Tom Chambers & Charlotte Ritchie open up about Private Lives

'Private Lives

It is undoubtedly the mark of an excellent play that 85 years after it was written it can still excite and surprise not just audiences, but the actors starring in it too.

This is the case with Private Lives, Noël Coward’s tale of a divorced couple, Amanda and Elyot, who find themselves in adjacent hotel suites when on honeymoon with their new spouses. What are the chances?

“I’ve been a huge fan of Coward for many years,” leading man Tom Chambers tells Stage Review.

“When I got the script it read like a piece of music. The way it depicts the intricacies of love, marriage and relationships just made me smile all the way through reading it and I couldn’t wait to get started.

“It’s like a train that doesn’t stop but occasionally just jumps onto another track and heads off in a different direction.

“It’s so current as well, which might surprise those who have never seen or read it before,” the former Strictly Come Dancing winner continues.

“Having been married now for several years, when I first read the script I thought it could be any boyfriend, girlfriend, whatever. It feels like it’s dialogue I could have said last week.”

While I hope he hasn’t uttered ‘I should like to cut off your head with a meat axe’, as his character Elyot does, the theme of passionate fiery relationships and uncontrollable attraction are indeed universal and timeless.

“Our secret weapon is our director Tom Attenborough,” Chambers explains. “He’s very good at knowing how something really should be and not letting it slip into falsehood.

“We are ensuring that it is as meaningful and truthful as it should be. And such fun too. It’s very funny and very vibrant and it looks gorgeous, just like 1930’s Paris should do.”

Starring alongside Chambers as his new wife, Sybil, is Call The Midwife and Fresh Meat star Charlotte Ritchie.

'Private Lives' Play on Tour

“It’s fun playing awful, horrible people. I did start by playing Sybil as just a pain. She does become a bit of a pain, actually, but possibly for the very good reason of being left on her wedding night.

“I was heading straight down the road of seeing how ridiculous I could make her, but this production is much cleverer than that. Tom Attenborough has put a big emphasis on playing the characters as if you actually believe they could be well-functioning couples before Elyot and Amanda meet each other again.”

Ritchie, who also stars in BBC3 comedy Siblings, describes Sybil as a “sheltered” soul and “quite conservative. She finds a bit more of her own spirit as she’s inspired by the others.”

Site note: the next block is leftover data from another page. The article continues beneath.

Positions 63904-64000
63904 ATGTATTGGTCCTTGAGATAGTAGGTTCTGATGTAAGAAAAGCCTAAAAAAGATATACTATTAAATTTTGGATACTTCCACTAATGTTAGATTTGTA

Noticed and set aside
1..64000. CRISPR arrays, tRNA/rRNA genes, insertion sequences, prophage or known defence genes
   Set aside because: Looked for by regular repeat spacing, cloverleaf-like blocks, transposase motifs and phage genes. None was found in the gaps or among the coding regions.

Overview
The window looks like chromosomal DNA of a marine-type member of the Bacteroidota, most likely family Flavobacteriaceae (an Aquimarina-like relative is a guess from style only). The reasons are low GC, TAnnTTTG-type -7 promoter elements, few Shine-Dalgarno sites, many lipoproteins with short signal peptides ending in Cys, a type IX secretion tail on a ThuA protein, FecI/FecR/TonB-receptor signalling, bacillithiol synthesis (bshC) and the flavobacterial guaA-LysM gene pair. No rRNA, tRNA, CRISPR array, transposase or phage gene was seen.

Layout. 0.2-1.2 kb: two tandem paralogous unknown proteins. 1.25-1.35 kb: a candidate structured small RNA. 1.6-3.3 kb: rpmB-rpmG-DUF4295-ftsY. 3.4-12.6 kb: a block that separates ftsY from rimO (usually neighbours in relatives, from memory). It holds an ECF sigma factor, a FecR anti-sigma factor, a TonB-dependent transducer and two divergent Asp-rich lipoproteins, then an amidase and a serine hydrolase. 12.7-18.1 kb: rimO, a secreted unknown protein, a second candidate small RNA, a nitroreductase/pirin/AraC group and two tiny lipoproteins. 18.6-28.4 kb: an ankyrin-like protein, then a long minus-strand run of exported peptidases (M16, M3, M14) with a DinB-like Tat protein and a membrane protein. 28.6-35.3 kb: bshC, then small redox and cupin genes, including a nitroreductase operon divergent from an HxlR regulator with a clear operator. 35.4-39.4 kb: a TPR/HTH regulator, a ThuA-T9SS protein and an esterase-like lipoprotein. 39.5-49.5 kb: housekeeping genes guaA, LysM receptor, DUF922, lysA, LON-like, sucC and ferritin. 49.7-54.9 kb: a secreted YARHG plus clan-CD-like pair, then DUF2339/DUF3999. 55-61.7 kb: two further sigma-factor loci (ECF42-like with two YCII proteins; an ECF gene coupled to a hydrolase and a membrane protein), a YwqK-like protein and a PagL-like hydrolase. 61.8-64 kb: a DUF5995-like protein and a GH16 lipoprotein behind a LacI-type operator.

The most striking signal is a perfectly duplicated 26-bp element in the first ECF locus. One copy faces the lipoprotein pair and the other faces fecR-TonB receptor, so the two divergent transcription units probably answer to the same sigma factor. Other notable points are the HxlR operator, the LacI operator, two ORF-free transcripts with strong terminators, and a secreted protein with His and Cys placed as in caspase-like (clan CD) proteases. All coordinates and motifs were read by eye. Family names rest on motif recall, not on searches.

“The surprise with Elyot,” says Chambers, “is that he’s not calculating. He just exists in this decadent charming lifestyle of being spoilt because money is not something of importance. He doesn’t sugar-coat anything.”

“It’s a rare opportunity to see the UK and the place you live,” says Ritchie, as we talk about taking the show out on the road. “I think it’s a special thing to go on tour. It was one of my biggest hopes that I could do a play on tour. I’ve always wanted to. It feels like a rite of passage, something really fun to do.”

“I just like all the different vibes everywhere you go,” Chambers, who starred in musical hit Top Hat both in the West End and on tour, chips in.

With a cast of five and a small team around them Private Lives is, he says, “more of a family tour than some big circus trip. And it’s lovely that it’s a nine-and-a-half week tour; it’s not like it’s three years on the road as a drummer in a rock band! And we’re visiting some fantastic cities and beautiful theatres too.”

Chambers’ fame rose to that of near rock band levels when he starred in and won the sixth series of Strictly Come Dancing, wowing audiences and judges with his foxtrot and salsa skills.

Such was his impact that seven years on he was back on the Strictly Dance floor Christmas 2015, scoring a perfect 40 points for his Charleston, a dance he had hankered after since missing out on it previously.

“I simply couldn’t do it,” says Ritchie definitively. “If the time is right I can dance, but I can’t do routines and I couldn’t have cameras in my face all day every day.

“The whole thing that’s nice about being an actor is you don’t have to be yourself. Ever. My friend Helen [George], who’s in Call The Midwife with me, has just finished Strictly.

“I think she’s incredible for just keeping her cool and not giving too much away. I would never be as good as Helen, neither are my legs longer than the TV screen; I think she’s ruined it for everyone else on Call The Midwife because no-one can ever really top that.”

Yet professional theatre work is a new beast for her. Since getting her big acting break in Fresh Meat, the university-set comedy from the writers of Peep Show, Ritchie’s acting credits have been universally for the screen.

“I feel incredibly inexperienced. Theatre involves a completely different way of doing things. There are so many more technical things that you have to think about. I think I’m going to learn a lot, which is good.”

2016 Tour Dates

February 1-6, Theatre Royal Brighton, Brighton
February 8-13, New Alexandra Theatre Birmingham
February 15-20, Richmond Theatre, Richmond
February 22-27, Theatre Royal Glasgow, Glasgow
February 29-March 5, Princess Theatre Torquay, Torquay
March 7-12, Aylesbury Waterside Theatre, Aylesbury

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